Aims: Prior investigation has found that mechanical ventilation with lower tidal volumes (Vt) following out-of-hospital cardiac arrest is associated with better neurologic outcomes. The relationship between Vt and neurologic outcome following in-hospital cardiac arrest (IHCA) has not previously been explored. In the present study, we investigate the association between Vt and neurologic outcome following IHCA. Methods: This was an observational study using a prospectively collected database of IHCA patients at a tertiary care hospital in the United States. The relationship between time-weighted average Vt per predicted body weight (PBW) over the first 6- and 48 h after cardiac arrest and neurologic outcome were assessed using propensity-score adjusted logistic regression. Measurements and main results: Of 185 IHCA patients who received invasive mechanical ventilation within 6 h of return of spontaneous circulation (ROSC), the average Vt over the first 6 h was 7.7 ± 2.0 ml/kg and 68 (36.8%) patients received an average Vt > 8.0 ml/kg. Of 121 patients who received mechanical ventilation for at least 48 h post-ROSC, the average Vt was 7.6 ± 1.5 ml/kg and 46 (38.0%) patients received an average Vt > 8.0 ml/kg. There was no relationship between Vt/PBW over the first 6- or 48 h post-ROSC and neurologic outcome (OR 0.99; 95%CI 0.84–1.16; p = 0.89; OR 1.03; 95%CI 0.78–1.37; p = 0.83 respectively). Conclusions: This study did not identify a relationship between Vt and neurologic outcome following IHCA. This contrasts with results in OHCA, where higher Vt has been associated with worse neurologic outcome. Additional investigation is needed with respect to other potential benefits of low-Vt post IHCA.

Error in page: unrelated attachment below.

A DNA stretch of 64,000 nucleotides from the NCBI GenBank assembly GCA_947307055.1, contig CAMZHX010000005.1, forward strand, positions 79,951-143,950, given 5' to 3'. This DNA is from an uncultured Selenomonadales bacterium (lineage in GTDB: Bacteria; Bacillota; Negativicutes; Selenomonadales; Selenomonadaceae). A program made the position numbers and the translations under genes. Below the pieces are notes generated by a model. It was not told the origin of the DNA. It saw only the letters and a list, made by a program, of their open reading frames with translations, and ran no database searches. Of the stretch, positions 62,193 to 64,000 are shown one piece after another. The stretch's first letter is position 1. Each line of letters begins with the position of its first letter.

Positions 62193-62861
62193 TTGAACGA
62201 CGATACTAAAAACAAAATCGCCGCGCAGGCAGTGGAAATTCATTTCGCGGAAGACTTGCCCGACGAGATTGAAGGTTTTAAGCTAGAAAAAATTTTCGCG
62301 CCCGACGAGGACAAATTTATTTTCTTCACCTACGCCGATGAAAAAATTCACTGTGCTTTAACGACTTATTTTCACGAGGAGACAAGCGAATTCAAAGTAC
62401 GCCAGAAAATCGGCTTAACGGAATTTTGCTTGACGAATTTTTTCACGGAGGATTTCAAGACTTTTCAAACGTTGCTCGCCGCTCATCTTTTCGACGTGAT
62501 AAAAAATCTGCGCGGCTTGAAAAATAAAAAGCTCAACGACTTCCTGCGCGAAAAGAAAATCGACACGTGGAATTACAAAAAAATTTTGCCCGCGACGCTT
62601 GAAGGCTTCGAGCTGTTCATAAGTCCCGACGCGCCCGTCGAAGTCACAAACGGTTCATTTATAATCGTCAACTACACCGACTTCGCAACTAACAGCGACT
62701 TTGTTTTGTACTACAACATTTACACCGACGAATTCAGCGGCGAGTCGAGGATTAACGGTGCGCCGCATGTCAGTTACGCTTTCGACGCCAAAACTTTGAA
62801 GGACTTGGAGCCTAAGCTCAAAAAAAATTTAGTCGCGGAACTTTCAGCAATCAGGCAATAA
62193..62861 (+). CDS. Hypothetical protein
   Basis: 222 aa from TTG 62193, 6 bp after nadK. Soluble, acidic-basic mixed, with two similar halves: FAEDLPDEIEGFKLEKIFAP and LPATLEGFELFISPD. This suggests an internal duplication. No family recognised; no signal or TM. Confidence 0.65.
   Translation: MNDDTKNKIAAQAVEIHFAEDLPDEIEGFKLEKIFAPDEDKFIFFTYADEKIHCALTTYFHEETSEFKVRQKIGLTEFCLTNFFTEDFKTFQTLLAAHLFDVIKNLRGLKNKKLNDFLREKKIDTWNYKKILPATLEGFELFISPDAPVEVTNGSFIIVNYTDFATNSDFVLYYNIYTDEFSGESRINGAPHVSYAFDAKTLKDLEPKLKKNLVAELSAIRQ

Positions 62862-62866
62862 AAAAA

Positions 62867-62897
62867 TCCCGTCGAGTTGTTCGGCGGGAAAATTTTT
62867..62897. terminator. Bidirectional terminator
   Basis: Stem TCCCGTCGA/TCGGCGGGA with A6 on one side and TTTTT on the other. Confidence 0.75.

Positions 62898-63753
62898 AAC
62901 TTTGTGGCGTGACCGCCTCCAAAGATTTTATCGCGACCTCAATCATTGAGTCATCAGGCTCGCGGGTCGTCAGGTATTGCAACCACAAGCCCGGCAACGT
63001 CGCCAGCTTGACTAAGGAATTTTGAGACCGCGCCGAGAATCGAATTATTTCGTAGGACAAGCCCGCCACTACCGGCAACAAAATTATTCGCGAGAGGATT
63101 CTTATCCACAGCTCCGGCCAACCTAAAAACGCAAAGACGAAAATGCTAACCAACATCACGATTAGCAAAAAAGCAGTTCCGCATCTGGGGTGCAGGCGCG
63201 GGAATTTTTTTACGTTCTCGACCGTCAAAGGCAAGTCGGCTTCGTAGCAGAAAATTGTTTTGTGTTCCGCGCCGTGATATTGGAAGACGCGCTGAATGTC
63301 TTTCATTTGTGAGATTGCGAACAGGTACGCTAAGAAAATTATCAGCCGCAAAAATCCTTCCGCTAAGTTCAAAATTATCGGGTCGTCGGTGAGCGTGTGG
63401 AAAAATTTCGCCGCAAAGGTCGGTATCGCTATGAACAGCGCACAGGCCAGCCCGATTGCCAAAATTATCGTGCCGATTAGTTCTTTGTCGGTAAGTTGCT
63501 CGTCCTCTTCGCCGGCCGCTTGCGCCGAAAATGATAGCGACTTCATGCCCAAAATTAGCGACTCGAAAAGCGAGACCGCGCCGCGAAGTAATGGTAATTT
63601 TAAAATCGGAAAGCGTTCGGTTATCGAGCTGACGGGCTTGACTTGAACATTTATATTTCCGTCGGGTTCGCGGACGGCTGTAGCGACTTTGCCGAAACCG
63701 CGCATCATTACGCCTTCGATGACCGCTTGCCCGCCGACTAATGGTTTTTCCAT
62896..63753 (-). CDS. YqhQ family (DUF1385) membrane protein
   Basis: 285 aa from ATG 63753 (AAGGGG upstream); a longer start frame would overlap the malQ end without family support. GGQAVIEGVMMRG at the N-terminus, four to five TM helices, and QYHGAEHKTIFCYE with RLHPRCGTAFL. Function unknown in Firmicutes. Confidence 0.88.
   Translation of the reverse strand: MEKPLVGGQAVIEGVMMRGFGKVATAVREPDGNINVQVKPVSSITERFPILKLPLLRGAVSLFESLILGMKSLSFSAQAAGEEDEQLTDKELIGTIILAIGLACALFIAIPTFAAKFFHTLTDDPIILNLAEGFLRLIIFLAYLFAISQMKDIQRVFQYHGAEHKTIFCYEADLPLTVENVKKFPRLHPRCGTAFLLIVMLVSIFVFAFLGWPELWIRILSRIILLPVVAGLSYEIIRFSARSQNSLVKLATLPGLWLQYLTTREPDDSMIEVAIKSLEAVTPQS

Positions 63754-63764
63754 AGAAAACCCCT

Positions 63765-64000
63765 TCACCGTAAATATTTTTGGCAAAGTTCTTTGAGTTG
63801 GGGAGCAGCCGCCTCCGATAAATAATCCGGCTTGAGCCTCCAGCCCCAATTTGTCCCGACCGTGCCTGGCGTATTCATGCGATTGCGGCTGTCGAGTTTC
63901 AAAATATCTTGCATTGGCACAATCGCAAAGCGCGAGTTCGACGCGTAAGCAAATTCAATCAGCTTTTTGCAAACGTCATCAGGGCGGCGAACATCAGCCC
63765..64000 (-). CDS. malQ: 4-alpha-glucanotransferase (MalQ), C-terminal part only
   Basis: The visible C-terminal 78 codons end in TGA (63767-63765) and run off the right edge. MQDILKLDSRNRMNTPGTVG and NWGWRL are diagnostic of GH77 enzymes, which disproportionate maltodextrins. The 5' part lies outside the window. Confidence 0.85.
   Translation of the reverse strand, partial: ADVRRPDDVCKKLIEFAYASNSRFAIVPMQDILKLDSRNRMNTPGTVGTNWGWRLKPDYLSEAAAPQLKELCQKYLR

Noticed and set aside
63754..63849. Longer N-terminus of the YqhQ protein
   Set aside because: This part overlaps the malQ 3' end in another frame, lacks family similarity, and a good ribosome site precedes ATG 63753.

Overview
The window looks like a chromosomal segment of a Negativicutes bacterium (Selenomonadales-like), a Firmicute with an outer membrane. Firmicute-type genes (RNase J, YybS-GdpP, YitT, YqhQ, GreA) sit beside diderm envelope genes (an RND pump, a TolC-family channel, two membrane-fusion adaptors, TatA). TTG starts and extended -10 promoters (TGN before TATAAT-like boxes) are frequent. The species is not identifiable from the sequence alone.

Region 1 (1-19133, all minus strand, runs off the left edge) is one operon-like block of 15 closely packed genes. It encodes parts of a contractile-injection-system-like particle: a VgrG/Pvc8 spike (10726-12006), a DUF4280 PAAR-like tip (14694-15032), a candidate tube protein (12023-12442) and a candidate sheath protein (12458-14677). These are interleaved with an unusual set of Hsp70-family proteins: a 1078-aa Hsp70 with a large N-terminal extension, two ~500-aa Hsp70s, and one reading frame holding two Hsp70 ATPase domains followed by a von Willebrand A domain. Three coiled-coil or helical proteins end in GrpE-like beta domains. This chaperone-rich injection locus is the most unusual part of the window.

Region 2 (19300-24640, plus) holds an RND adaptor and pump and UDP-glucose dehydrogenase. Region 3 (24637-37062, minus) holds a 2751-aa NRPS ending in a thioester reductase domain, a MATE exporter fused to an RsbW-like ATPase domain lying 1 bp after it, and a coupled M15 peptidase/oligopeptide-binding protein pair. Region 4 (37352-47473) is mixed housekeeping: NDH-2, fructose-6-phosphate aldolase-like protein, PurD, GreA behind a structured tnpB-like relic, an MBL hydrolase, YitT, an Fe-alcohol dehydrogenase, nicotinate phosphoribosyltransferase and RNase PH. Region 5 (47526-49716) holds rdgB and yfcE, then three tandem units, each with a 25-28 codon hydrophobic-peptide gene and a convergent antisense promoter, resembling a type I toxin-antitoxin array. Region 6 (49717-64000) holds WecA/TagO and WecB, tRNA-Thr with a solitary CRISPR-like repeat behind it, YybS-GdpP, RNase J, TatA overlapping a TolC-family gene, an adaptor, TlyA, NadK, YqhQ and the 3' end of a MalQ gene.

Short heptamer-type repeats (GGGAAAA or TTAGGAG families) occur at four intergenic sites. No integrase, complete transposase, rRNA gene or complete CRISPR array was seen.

|Original language||English (US)|
|Number of pages||6|
|State||Published - Mar 2018|
- Mechanical ventilation
ASJC Scopus subject areas
- Emergency Medicine
- Cardiology and Cardiovascular Medicine